New Zealand is lovely. That’s probably not news. I expected it to be lovely. What surprised me was this. Many countries--including our own--have lovely places. What was enlightening was that beauty was the norm in New Zealand. It wasn’t just a few places. It was a lot of places. And the beauty was enhanced by friendly, relaxed people. Again, it was not a surprise that there’s very good wine in New Zealand. What was a bit of surprise was how much there was of it. Sauvignon blancs, of course. But NZ wine is about far more than just sauvignon blanc. Lots of good pinot--some from well known wineries like Felton Road and Carrick…others from pleasant surprises like Desert Heart. And there are good syrahs and Bordeaux blends. If you like wines and you like beautiful places…New Zealand must be on your bucket list.
The Finger Lakes region of New York State has produced wine almost as long as any region in America. But until relatively recently, that wine was made from indigenous American grapes thatwere used to make cheap sparkling wine. It was not until the 1950s that Dr. Konstantin Frank, a Ukrainian with a PhD in viticulture, emigrated to the region that anyone succeeded with fine wine grapes. He was a specialist in cool climate growing…and the Finger Lakes tested that skill. He was followed by Herman J. Wiemer, from the heart of Mosel in Germany, who developed a following for riesling in the 1970s and 1980s. But it’s only recently that wines from the region have earned widespread respect. And their cool climate whites--especially riesling--deserve that respect. Wineries like Ravines are producing dry rieslings that are so good I’ve chosen them for our table at major holidays like Thanksgiving and Christmas. And with the lakes, forests and farm land, it’s a pretty region to visit.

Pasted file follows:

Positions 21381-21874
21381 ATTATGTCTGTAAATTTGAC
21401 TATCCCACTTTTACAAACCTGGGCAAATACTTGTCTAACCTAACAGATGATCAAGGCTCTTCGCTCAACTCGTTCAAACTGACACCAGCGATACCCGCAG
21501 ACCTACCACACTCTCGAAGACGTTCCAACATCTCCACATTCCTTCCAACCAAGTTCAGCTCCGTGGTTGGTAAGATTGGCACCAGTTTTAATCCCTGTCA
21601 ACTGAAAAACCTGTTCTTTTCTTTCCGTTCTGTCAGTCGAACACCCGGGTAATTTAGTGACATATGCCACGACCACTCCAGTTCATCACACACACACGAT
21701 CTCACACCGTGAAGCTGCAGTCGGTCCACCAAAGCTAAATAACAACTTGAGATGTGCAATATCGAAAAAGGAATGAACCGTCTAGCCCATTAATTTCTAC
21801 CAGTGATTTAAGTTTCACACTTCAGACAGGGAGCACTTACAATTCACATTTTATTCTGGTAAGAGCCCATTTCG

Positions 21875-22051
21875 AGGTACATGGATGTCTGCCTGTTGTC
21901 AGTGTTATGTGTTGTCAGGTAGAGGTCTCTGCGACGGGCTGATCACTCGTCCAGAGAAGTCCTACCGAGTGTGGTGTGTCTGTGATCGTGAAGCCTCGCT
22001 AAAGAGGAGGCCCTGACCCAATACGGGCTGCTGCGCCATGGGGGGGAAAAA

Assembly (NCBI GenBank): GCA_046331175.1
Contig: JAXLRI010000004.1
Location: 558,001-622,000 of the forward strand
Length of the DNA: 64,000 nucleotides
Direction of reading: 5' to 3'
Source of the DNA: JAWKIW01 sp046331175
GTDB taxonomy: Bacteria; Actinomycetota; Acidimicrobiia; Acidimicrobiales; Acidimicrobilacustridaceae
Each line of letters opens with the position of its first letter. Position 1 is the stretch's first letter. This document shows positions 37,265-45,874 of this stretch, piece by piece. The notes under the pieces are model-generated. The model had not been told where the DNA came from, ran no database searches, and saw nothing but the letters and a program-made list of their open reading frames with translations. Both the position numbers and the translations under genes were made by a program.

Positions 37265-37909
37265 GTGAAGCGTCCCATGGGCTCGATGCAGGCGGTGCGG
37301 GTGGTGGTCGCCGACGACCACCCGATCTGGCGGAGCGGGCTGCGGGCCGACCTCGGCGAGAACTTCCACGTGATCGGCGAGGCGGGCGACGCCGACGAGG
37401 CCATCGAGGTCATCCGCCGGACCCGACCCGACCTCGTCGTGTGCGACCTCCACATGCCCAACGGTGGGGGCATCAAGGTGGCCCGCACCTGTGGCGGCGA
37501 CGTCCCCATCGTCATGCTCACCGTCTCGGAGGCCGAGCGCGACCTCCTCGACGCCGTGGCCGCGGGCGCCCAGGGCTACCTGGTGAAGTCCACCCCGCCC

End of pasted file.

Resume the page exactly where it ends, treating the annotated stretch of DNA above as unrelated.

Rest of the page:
There are now some 230+ wineries in Virginia. More than two centuries ago Thomas Jefferson predicted that Virginia could produce wine that would be as good as that in Europe. Different, but as good. And some of these 230+ wineries are making good wine. Not all, of course. The damp climate can make it challenging…but some, like Veritas pictured, manage the moisture well. Others leading the way for Virginia wine include Linden, Michael Shaps, RdV, and Glen Manor. The serious wine they produce can get lost amidst some wineries that market beautiful scenery with mediocre wine. But a number of Virginia wineries are definitely worth visiting and their wines are worth seeking.